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For many years I have had a deep desire to retire to the planet Mars. It just seems the ideal end for a crazy scientist like me. But recent findings from the Curiosity rover may have put the kibosh on my plans. The detection of spikes in the levels of methane in the atmosphere is causing much discussion because it is hard to find a simple geological explanation for the variations. One theory that could explain the phenomenon would be the presence of living organisms on Mars, writes Dr Maggie Aderin-Pocock (UCL Physics & Astronomy) in The Times (£).

Prozac and PMS – how antidepressants could help with that painful time of the month

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Already widely prescribed as antidepressants, SSRIs such as fluoxetine (the non-brand name for Prozac) have gained increasing acceptance over the past 20 years in the treatment of premenstrual syndrome (PMS). Recent research has given us an idea of the way these drugs do this, which should pave the way to improved treatment, writes Dr Jonathan Fry (UCL Neuroscience, Physiology & Pharmacology) in The Conversation.

Diplomatic thaw with the US is a gift to the Cuban economy

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Emily Morris

The restoration of full diplomatic relations between the US and Cuba, announced simultaneously by Barack Obama and Raúl Castro yesterday, is a huge political breakthrough. The benefits to the Cuban economy, however, will be more gradual. Economic sanctions by the US against Cuba began in 1960. They consisted of a range of measures, only some of which can be removed by the US president in the short term. The rest require congressional approval, which is likely to be a difficult and protracted process, writes Dr Emily Morris (UCL Institute of the Americas) in The Conversation.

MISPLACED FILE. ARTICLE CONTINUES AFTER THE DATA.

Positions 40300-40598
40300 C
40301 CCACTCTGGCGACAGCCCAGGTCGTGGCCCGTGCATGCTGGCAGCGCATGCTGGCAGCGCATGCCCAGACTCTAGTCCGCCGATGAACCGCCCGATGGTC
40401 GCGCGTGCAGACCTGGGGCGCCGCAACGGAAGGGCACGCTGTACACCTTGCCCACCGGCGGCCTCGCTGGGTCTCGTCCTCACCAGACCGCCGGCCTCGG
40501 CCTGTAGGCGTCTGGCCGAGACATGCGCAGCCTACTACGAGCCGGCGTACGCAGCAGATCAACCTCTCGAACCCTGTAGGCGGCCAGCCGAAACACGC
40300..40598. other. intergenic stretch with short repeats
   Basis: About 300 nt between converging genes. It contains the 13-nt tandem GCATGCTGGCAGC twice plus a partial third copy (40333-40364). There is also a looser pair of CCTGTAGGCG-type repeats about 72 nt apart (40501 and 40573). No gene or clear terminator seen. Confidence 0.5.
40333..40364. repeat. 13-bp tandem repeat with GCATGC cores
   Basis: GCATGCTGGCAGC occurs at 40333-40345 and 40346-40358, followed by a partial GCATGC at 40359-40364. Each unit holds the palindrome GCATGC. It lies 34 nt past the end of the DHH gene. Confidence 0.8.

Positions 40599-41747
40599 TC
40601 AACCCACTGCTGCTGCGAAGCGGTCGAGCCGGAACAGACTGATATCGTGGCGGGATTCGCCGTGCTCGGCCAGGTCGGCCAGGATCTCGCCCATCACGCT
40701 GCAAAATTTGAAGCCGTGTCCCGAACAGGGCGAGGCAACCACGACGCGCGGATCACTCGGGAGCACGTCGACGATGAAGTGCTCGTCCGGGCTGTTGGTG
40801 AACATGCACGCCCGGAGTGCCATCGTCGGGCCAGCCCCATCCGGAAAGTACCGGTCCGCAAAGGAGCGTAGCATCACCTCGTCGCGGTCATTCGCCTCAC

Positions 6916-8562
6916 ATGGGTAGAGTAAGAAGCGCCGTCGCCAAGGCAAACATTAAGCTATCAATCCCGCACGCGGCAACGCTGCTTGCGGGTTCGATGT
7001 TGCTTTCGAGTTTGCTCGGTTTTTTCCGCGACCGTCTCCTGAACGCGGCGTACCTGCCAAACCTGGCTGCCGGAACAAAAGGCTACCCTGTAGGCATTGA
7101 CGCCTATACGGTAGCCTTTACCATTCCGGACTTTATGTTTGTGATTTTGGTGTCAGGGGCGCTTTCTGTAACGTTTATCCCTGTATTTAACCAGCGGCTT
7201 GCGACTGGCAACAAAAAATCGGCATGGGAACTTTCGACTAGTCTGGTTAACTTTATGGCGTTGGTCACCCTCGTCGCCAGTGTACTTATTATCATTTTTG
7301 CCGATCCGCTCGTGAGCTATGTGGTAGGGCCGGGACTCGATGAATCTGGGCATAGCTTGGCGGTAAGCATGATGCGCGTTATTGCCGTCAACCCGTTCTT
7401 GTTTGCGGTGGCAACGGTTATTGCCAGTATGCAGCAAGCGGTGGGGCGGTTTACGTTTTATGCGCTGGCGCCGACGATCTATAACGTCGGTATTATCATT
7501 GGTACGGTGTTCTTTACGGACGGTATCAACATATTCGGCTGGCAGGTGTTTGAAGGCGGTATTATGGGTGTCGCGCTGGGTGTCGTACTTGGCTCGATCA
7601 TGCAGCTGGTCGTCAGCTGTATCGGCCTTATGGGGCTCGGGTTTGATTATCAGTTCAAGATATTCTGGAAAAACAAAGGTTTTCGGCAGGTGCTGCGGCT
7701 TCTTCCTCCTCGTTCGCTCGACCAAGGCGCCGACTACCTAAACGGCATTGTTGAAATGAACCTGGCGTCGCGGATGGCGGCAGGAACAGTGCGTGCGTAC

Why I’ll talk politics with climate change deniers – but not science

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Mark Maslin

There are many complex reasons why people decide not to accept the science of climate change. The doubters range from the conspiracy theorist to the sceptical scientist, or from the paid lobbyist to the raving lunatic. Climate scientists, myself included, and other academics have strived to understand this reluctance. We wonder why so many people are unable to accept a seemingly straight-forward pollution problem. And we struggle to see why climate change debates have inspired such vitriol, writes Professor Mark Maslin (UCL Geography) in The Conversation.

Lawyers must be held to account for authorising torture

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Philippe Sands

Dianne Feinstein and the US Senate intelligence committee have produced a brave and damning report on torture by the CIA. It will go some way in preventing the use of torture, yet there is more to be done, writes Professor Philippe Sands (UCL Laws) in the Financial Times.

The stench of a cover-up

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Philippe Sands

The reverberations of the U.S. Senate Intelligence Committee’s devastating report on the use of torture by the CIA were felt around the world because of the scale of the abuse and the graphic detail of the horror described. The conclusions make for grim reading: the CIA used torture. It was driven by the White House. It provided no useful information. It was accompanied by lies and deceit — to Congress, to the American people and to the world, writes Professor Philippe Sands (UCL Laws) in the Daily Mail.